All posts by Debra Martens

author, editor

Going Ashore with Mavis Gallant

I’ve been reading some of Mavis Gallant’s early stories, collected in Going Ashore (McClelland & Stewart 2009) with an introduction by Alberto Manguel. Manguel praises several of the stories: “brilliant, […]

Marvellous Mavis, Great Gallant

Mavis Leslie Gallant, née de Trafford Young (1922-2014), died yesterday in Paris at the age of 91. Gallant was famed for her short stories, which were, from her first publication, […]

Chava Rosenfarb

Chava Rosenfarb (1923-2011) is a Canadian writer you should know about. An award-winning poet and novelist, she wrote in Yiddish. While living in Montreal, she began translating her own work […]

Sonia Saikaley's Lebanon

Of Goats and the Lyrical

Sonia Saikaley interviews Irene Marques (PhD Comparative Literature). Marques writes in English and Portuguese and teaches at Ryerson and York universities. In 2007 she spent a year in South Africa […]

photo: Sheila Coutts

Paris

During the Christmas holiday we went to Paris for a couple of days. There is much for a Canadian literary tourist to see in Paris, but I limited myself to […]

Elm Cottage, Penn, continued

We got back in the car and drove to the other end of Penn. We turned onto Beacon Hill (Margaret Laurence is pictured walking up it in the James King’s […]

Elm Cottage

Our search for the house where Margaret Laurence and her children lived for ten years in England began in a car on the A4 under a sky pregnant with water. […]

Novella

Malahat magazine’s Novella Prize deadline is February 1. Which raises the question: how does the novella differ from the novel? Well, it is shorter. Malahat calls for a length of […]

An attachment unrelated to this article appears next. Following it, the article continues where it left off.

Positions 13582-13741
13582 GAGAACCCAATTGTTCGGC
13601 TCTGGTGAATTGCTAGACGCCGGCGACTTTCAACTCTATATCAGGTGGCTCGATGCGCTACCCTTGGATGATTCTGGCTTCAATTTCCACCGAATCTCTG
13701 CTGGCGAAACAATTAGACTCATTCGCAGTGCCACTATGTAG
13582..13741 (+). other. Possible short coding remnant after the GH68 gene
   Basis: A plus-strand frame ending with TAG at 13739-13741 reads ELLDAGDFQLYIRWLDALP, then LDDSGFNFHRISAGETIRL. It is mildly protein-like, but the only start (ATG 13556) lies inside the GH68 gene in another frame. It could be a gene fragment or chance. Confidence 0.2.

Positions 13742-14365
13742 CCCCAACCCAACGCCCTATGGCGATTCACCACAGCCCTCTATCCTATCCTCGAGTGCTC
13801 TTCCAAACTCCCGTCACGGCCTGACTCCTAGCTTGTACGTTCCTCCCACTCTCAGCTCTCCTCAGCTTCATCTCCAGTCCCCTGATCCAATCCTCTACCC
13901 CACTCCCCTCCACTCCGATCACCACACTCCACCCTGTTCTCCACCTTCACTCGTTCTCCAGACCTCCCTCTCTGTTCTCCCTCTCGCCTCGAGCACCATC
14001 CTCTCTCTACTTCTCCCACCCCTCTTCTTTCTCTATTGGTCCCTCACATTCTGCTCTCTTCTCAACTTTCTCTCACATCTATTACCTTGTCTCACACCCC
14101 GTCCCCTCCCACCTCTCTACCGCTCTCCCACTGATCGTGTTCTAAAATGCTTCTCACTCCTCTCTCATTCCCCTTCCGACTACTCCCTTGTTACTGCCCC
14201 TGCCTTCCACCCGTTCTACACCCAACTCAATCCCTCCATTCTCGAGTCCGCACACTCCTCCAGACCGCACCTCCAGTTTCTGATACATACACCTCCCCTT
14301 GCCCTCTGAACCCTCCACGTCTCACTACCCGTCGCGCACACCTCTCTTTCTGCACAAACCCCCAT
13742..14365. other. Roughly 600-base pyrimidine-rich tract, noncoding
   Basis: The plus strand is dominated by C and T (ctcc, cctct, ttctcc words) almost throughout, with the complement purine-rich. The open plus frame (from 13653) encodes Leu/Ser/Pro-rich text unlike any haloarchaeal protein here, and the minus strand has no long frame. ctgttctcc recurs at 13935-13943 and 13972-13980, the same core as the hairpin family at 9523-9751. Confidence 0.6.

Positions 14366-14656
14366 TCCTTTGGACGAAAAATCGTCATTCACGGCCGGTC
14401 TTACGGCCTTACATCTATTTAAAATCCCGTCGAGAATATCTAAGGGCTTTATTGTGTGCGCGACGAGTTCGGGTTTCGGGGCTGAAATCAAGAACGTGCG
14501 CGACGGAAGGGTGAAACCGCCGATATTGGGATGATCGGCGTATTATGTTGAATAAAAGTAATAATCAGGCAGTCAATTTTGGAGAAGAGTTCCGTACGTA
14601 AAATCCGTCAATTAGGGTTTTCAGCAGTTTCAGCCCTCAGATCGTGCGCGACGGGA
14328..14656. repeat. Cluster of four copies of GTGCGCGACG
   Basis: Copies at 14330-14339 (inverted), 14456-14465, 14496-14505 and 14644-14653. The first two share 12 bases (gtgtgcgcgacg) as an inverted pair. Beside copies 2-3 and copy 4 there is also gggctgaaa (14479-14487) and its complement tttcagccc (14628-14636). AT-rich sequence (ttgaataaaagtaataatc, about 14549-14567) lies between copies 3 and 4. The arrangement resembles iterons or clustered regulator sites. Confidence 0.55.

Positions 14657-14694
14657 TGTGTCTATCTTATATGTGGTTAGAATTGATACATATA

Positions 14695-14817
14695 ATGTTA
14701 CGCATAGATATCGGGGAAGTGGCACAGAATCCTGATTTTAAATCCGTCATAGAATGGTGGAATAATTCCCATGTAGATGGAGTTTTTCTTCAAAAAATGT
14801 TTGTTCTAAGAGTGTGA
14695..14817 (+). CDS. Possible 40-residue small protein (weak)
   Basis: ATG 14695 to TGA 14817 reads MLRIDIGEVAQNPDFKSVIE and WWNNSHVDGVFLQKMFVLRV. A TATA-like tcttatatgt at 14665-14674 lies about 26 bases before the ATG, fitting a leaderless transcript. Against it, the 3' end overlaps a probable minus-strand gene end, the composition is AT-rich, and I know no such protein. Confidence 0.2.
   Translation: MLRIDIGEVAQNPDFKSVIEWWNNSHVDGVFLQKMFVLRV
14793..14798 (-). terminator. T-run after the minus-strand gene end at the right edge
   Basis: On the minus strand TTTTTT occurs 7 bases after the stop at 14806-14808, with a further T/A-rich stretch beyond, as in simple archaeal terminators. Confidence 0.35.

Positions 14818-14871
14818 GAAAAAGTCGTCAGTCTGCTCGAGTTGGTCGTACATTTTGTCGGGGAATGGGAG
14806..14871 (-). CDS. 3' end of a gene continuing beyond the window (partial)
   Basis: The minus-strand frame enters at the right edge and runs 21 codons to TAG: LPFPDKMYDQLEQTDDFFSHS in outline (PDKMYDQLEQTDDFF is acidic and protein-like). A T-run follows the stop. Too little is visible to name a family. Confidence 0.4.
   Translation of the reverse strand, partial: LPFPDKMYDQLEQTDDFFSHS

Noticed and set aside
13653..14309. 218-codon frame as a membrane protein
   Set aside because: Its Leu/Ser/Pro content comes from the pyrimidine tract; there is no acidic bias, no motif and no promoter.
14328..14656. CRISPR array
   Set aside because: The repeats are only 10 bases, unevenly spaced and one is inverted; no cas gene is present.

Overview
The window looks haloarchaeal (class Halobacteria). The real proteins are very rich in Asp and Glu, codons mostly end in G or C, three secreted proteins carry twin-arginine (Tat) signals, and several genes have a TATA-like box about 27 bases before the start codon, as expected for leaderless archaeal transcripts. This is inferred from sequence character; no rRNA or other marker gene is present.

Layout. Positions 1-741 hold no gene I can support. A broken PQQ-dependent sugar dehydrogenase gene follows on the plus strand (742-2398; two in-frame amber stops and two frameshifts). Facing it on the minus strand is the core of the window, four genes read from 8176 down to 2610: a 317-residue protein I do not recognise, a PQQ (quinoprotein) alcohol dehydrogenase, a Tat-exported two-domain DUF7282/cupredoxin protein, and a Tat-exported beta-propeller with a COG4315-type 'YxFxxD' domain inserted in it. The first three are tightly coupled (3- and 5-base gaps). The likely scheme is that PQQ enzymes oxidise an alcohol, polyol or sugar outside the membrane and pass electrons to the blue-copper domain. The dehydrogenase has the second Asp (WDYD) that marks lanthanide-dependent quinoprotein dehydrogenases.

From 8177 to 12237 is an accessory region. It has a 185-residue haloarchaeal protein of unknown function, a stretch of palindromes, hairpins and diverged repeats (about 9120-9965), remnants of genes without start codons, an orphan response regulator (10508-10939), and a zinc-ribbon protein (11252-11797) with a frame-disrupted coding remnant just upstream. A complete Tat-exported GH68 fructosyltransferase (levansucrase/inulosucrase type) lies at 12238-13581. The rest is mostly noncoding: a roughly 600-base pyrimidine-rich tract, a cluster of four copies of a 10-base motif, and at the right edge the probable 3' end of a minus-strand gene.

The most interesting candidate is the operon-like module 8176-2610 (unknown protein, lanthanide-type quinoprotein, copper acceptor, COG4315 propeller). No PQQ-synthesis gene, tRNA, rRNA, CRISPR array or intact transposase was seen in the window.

Mauricio Segura

Numéro Cinq has published this week a review of Eucalyptus by Quebec writer Mauricio Segura, and an excerpt from the reviewed novel. While reviewer Benjamin Woodward poses the question “What […]

(photo: Debra Martens)

Year’s End

Winter in London is similar to March in Canada, except there is no melting snow. Wind follows rain follows wind. Excitement last weekend over two sunny days in a row. […]

melting ice

The Winter Gift of Silence

How could I choose an American for CWA’s solstice post? Adam Gopnik lived in Montréal and did his BA at McGill University, then left for New York. Known for his […]

There and Not Back

Is it worth it? After two years of putting out Canadian Writers Abroad (CWA), that’s a question I have to ask myself. The other question is: should I continue? CWA […]

Fun words and not so fun

What is a tweeny? A faddist? Researching Sara Jeannette Duncan for an essay this summer, I came across some startling vocabulary, not quite as fun as boffin but interesting. During […]

Allons-y!

Geronimo! Doctor Who‘s 50th anniversary fell on the same day as the second anniversary of Canadian Writers Abroad. Thanks to everyone who took the time to read what I, and […]

Dust to Dust

How does one become a war poet? Suzanne Steele began by being curious about the exact colour of the Afghan dust when writing “Elegy for an Infantryman” in 2005.  She […]